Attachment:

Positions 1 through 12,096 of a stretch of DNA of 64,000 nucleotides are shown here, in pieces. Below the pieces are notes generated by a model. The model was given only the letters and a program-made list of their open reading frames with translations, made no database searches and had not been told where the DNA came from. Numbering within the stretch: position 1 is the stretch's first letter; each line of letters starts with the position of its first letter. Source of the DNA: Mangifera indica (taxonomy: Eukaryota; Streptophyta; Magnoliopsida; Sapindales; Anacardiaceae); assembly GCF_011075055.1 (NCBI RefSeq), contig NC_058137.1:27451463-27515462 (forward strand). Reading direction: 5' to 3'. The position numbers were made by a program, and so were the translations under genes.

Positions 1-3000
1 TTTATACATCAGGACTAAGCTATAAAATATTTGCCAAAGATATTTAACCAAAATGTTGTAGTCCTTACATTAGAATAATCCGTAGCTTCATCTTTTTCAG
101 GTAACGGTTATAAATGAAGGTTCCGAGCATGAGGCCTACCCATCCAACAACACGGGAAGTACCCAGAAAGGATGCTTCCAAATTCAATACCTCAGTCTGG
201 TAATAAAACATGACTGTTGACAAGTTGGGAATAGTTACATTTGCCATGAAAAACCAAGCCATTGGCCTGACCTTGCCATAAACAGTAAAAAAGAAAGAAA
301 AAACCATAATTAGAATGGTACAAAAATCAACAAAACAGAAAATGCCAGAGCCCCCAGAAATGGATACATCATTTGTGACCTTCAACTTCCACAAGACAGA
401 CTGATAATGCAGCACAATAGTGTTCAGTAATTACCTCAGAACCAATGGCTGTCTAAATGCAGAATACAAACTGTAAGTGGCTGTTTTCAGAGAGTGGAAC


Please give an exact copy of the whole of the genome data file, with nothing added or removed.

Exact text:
Positions 1 through 12,096 of a stretch of DNA of 64,000 nucleotides are shown here, in pieces. Below the pieces are notes generated by a model. The model was given only the letters and a program-made list of their open reading frames with translations, made no database searches and had not been told where the DNA came from. Numbering within the stretch: position 1 is the stretch's first letter; each line of letters starts with the position of its first letter. Source of the DNA: Mangifera indica (taxonomy: Eukaryota; Streptophyta; Magnoliopsida; Sapindales; Anacardiaceae); assembly GCF_011075055.1 (NCBI RefSeq), contig NC_058137.1:27451463-27515462 (forward strand). Reading direction: 5' to 3'. The position numbers were made by a program, and so were the translations under genes.

Positions 1-3000
1 TTTATACATCAGGACTAAGCTATAAAATATTTGCCAAAGATATTTAACCAAAATGTTGTAGTCCTTACATTAGAATAATCCGTAGCTTCATCTTTTTCAG
101 GTAACGGTTATAAATGAAGGTTCCGAGCATGAGGCCTACCCATCCAACAACACGGGAAGTACCCAGAAAGGATGCTTCCAAATTCAATACCTCAGTCTGG
201 TAATAAAACATGACTGTTGACAAGTTGGGAATAGTTACATTTGCCATGAAAAACCAAGCCATTGGCCTGACCTTGCCATAAACAGTAAAAAAGAAAGAAA
301 AAACCATAATTAGAATGGTACAAAAATCAACAAAACAGAAAATGCCAGAGCCCCCAGAAATGGATACATCATTTGTGACCTTCAACTTCCACAAGACAGA
401 CTGATAATGCAGCACAATAGTGTTCAGTAATTACCTCAGAACCAATGGCTGTCTAAATGCAGAATACAAACTGTAAGTGGCTGTTTTCAGAGAGTGGAAC